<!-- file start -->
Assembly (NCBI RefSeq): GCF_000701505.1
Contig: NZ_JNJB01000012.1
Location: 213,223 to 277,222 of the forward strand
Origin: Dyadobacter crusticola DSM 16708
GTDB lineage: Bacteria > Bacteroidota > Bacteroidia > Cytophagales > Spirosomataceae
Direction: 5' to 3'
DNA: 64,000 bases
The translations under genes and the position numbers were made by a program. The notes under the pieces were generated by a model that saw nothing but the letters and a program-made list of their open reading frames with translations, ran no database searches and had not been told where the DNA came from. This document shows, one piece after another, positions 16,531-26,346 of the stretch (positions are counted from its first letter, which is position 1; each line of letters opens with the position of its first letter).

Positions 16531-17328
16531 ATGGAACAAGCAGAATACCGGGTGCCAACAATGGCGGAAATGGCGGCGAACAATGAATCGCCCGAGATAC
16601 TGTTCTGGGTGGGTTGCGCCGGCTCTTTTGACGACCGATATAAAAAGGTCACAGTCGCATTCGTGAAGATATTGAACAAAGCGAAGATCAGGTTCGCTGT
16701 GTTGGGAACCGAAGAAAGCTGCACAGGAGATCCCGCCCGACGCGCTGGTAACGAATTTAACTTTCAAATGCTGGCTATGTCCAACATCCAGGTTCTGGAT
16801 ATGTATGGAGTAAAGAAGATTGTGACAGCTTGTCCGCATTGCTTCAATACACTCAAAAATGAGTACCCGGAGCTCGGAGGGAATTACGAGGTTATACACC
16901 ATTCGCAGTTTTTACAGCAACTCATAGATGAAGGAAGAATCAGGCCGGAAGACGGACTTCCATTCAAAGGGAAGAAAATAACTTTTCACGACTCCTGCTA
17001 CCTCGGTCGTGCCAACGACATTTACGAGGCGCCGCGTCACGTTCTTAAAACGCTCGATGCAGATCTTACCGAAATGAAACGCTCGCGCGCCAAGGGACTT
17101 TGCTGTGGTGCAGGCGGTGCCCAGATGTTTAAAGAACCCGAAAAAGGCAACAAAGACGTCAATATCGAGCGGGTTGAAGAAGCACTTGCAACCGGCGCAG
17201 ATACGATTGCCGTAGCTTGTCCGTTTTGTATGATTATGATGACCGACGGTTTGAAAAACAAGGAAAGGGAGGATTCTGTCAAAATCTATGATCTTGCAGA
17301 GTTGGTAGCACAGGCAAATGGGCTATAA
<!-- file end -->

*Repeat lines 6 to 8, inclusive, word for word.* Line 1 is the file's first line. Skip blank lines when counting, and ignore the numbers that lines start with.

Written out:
Direction: 5' to 3'
DNA: 64,000 bases
The translations under genes and the position numbers were made by a program. The notes under the pieces were generated by a model that saw nothing but the letters and a program-made list of their open reading frames with translations, ran no database searches and had not been told where the DNA came from. This document shows, one piece after another, positions 16,531-26,346 of the stretch (positions are counted from its first letter, which is position 1; each line of letters opens with the position of its first letter).